- PR firms are investing in data and analytics and expanding into areas like advertising and ecommerce.
- Its growth potential is also attracting newfound investment from private equity firms.
- Insider compiled this guide to how the field is changing for people looking to grow their PR business or break into it.
- Visit Business Insider’s homepage for more stories.
Some have begun rehiring and restoring pay cuts after making cutbacks in the pandemic and taking advantage of booming areas like financial communications and diversity, equity, and inclusion, creating lucrative if high-pressure jobs.
Insider has been tracking these trends at some of the largest PR firms including Edelman, Weber Shandwick, and Sard Verbinnen, and rounded up our coverage, including the hot practice areas that are boosting firms’ revenue, how to get hired, and compensation.
Below are resources to guide people looking to learn about the industry, grow their existing PR businesses, or break into the field.
Hiring, pay trends
The PR industry employed around 270,000 people in the US as of 2019, according to the Bureau of Labor Statistics. It employs people who work in-house at brands as well as agencies of all sizes.
PR firms have cut hundreds of jobs in the downturn, but the field remains high-paying and intensely competitive. Recruiters still see growing opportunities in pharma, tech, healthcare communications.
PR salaries can vary widely. A VP at privately-held consulting and PR firm Teneo can earn $205,000, while the same role at Publicis’ MSL brings in a base salary of $165,000.
The industry is attracting new investment dollars
Private equity is pouring money into the PR industry, drawn to its high recurring revenues, diversified businesses, and cash flow.
Notable deals have included Golden Gate Capital’s stake in Sard Verbinnen & Co. and Stagwell Group’s investment in PR firms.
Some areas are thriving in the downturn
While the industry took a hit in the downturn, CEOs of some of the biggest firms like Edelman, BCW, and FleishmanHillard see their businesses benefitting as new pitches pick up and companies seek help with crisis situations and communicating to the public and their workforces about office reopening and diversity and inclusion issues.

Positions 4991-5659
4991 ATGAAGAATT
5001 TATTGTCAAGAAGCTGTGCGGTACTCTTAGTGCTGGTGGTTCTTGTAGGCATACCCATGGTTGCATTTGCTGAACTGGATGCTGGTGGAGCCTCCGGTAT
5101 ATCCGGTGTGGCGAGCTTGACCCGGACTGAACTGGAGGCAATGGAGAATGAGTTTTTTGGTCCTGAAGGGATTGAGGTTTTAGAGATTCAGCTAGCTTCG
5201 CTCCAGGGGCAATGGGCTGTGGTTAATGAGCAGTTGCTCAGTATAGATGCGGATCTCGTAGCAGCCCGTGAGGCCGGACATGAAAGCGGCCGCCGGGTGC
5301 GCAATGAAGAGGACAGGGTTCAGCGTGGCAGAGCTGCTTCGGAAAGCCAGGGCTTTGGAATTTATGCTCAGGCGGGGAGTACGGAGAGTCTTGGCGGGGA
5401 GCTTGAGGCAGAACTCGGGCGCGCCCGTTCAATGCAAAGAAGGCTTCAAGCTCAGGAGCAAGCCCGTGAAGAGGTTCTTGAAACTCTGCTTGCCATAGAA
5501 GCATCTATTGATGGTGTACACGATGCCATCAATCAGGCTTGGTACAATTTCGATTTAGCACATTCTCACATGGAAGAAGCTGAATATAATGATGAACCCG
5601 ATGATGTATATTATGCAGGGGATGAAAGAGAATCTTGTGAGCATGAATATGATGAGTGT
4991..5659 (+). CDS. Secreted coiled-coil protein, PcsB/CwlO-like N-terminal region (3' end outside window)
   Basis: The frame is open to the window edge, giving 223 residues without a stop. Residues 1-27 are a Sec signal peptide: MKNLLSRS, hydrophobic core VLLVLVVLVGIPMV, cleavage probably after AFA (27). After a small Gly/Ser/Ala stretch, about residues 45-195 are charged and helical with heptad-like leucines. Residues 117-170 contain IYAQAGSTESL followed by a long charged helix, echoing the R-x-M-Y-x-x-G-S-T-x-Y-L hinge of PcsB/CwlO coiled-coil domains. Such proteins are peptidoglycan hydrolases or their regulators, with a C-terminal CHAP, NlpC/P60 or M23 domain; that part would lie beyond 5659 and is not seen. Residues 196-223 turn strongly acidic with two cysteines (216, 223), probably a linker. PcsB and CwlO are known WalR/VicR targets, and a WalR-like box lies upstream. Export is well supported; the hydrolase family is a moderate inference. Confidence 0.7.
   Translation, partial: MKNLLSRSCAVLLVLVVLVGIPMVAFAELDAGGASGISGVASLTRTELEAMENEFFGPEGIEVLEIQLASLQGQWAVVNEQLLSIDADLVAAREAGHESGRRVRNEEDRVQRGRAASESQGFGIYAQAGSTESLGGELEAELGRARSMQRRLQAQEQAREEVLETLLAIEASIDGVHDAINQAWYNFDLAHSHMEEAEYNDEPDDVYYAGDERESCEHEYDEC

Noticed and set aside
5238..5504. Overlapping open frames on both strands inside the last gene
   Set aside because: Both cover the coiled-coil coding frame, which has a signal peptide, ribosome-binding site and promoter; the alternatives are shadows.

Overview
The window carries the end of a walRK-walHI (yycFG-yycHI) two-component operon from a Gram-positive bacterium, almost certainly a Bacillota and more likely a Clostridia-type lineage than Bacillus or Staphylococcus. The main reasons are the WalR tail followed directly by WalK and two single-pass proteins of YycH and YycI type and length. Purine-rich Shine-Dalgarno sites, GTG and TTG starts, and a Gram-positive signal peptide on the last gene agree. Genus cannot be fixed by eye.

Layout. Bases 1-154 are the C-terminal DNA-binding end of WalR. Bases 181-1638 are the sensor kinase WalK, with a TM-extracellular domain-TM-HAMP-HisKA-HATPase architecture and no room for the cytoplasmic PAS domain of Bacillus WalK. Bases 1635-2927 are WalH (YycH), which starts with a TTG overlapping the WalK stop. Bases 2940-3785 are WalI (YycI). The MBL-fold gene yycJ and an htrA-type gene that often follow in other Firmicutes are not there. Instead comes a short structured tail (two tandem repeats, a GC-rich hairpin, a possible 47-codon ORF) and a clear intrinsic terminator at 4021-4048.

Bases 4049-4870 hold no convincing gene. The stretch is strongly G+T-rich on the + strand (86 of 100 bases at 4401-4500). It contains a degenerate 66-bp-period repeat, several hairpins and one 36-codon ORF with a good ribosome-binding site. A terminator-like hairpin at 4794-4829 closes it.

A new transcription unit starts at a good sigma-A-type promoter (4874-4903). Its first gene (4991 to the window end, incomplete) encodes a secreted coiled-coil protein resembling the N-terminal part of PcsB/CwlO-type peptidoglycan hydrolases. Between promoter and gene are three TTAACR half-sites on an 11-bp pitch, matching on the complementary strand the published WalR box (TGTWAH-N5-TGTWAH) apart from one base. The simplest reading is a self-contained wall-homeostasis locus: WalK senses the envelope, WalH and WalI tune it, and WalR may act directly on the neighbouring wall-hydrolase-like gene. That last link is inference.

A PR trade group representing firms including Weber Shandwick and FleishmanHillard is embroiled in disagreements over whether firms should have to reveal how diverse their workforce is and pledge to hiring people of color
Advertising and strategic communications are growth areas
A lucrative but less understood niche is strategic communications, which involves crisis, litigation, financial, and other high-stakes public relations. It comprises firms like Finsbury, Kekst CNC, and Gladstone Place Partners that often use rigorous screening to seek people who thrive under pressure.
Firms are also gearing up to take market share from advertising and management consulting companies, arguing that they can help clients deal with crises and promote brands to people who may not be receptive to traditional ads.
How technology is changing PR
Public relations pros are facing increased pressure to prove the value of their services to clients.
These pressures have given rise to a $4.5 billion communications software industry that helps PR pros do things like monitor news coverage and social media, provide accurate measurements, and identify influencers and journalists.
Some PR firms like Edelman and MSL have responded by developing their own tools to monitor news and track the impact of PR for clients like Procter & Gamble and Cadillac.
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